Respectable Sins

Respectable SinsRespectable Sins written by Jerry Bridges is a book that I have finally gotten to in my reading list.  Published in 2007, this is certainly not hot-off-the-press.  But is it is an excellent, and revealing (or should I say convicting) book that will perhaps go on to be as significant a seller as Bridges’ million plus selling book The Pursuit of Holiness.

Bridges’ basic premise in the book is that Christians have been so focused on drawing attention to the highly visible sins of the world and society in general, that we have lost sight of our own more “refined,” “subtle,” “acceptable,” or “respectable” sins.  More to the point, he suggests that we not only overlook our more subtle sins, we actually tolerate their presence in our lives.  In an appropriately convicting observation, the author asks the reader “shall we presume upon God’s grace by tolerating in ourselves the very sin that nailed Christ to the cross?”

The solution to dealing with our respectable sins, is the gospel.  Bridges notes that “the gospel is a vital gift from God not only for our salvation but also to enable us to deal with the ongoing activity of sin in our lives.”

The respectable sins that are discussed in the book are:  ungodliness; anxiety and frustration; discontentment; unthankfulness; pride; selfishness; lack of self-control; impatience and irritability; anger; weeds of anger (these are sins that stem from unresolved anger); judgmentalism; envy and jealousy; sins of the tongue; and worldliness.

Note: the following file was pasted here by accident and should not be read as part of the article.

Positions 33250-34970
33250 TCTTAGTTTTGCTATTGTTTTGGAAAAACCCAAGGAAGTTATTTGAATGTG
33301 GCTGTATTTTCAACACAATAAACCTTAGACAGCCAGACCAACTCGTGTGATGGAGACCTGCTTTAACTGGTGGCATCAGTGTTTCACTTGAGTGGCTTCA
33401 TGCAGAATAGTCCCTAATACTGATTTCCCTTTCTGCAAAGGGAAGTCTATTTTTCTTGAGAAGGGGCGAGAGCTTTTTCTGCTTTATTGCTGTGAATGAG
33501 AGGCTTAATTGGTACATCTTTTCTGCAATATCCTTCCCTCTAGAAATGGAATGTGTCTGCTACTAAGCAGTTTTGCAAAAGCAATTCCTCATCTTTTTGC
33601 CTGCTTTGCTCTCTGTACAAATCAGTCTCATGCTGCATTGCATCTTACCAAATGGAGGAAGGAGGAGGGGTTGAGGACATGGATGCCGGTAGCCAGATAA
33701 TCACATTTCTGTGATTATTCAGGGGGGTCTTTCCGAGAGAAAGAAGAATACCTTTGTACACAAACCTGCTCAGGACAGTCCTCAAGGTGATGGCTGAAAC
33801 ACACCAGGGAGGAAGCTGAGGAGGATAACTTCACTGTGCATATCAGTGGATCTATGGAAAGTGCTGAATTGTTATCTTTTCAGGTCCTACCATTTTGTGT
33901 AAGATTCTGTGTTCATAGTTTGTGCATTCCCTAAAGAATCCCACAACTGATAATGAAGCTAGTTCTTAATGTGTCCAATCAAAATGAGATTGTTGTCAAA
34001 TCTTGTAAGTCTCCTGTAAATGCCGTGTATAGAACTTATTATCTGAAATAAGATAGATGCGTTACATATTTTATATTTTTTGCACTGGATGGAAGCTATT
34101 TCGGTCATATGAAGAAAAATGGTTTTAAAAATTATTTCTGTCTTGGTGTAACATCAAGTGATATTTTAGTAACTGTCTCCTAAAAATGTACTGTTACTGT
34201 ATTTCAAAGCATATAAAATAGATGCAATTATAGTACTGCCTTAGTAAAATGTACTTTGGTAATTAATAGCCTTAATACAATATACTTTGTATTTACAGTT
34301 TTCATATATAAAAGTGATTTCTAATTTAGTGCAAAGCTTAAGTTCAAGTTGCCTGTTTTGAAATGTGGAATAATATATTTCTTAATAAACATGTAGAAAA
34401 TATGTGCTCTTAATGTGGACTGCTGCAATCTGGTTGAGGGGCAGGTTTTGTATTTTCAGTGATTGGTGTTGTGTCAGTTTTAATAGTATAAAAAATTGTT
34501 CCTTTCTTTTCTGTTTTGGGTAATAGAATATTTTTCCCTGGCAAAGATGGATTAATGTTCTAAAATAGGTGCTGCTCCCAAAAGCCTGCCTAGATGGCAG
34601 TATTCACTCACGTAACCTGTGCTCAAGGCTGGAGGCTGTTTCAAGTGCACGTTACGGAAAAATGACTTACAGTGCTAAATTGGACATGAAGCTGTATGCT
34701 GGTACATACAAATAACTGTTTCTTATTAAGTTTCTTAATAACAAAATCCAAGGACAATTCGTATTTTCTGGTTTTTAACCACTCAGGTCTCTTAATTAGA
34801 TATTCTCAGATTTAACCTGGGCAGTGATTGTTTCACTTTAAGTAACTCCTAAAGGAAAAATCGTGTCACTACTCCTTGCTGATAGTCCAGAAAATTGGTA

In spite of its uncomfortable subject matter, I actually found the book to be enjoyable to read.  Obviously not based on the revealing of the tolerated sin in my life, but because Bridges addresses the topics with a straightforward gentleness that allows the reader to relax and simply contemplate the personal implications.   The chapters are of such a length that I did not reach a level of saturation, or fatigue with the belaboring of a point.  Bridges makes his case for each of the sins succinctly but with clarity.  Of course, I will give credit to the Holy Spirit for His assistance in illuminating the subject.  As the author notes, the Holy Spirit combined with the gospel is ultimately our hope for identifying and eradicating our respectable sins.  We are to be encouraged because the Holy Spirit convicts us of sin, empowers us to deal with our sins, and encourages us, as His indwelling presence is the assurance that we have been forgiven of all of our sins and our unrighteousness.  Appropriating and acting upon this reality should give us the encouragement to deal with our respectable sins.  The progressing of our sanctification depends on it.

This is an excellent book and well worth the time to read it.  But, be prepared to be convicted!

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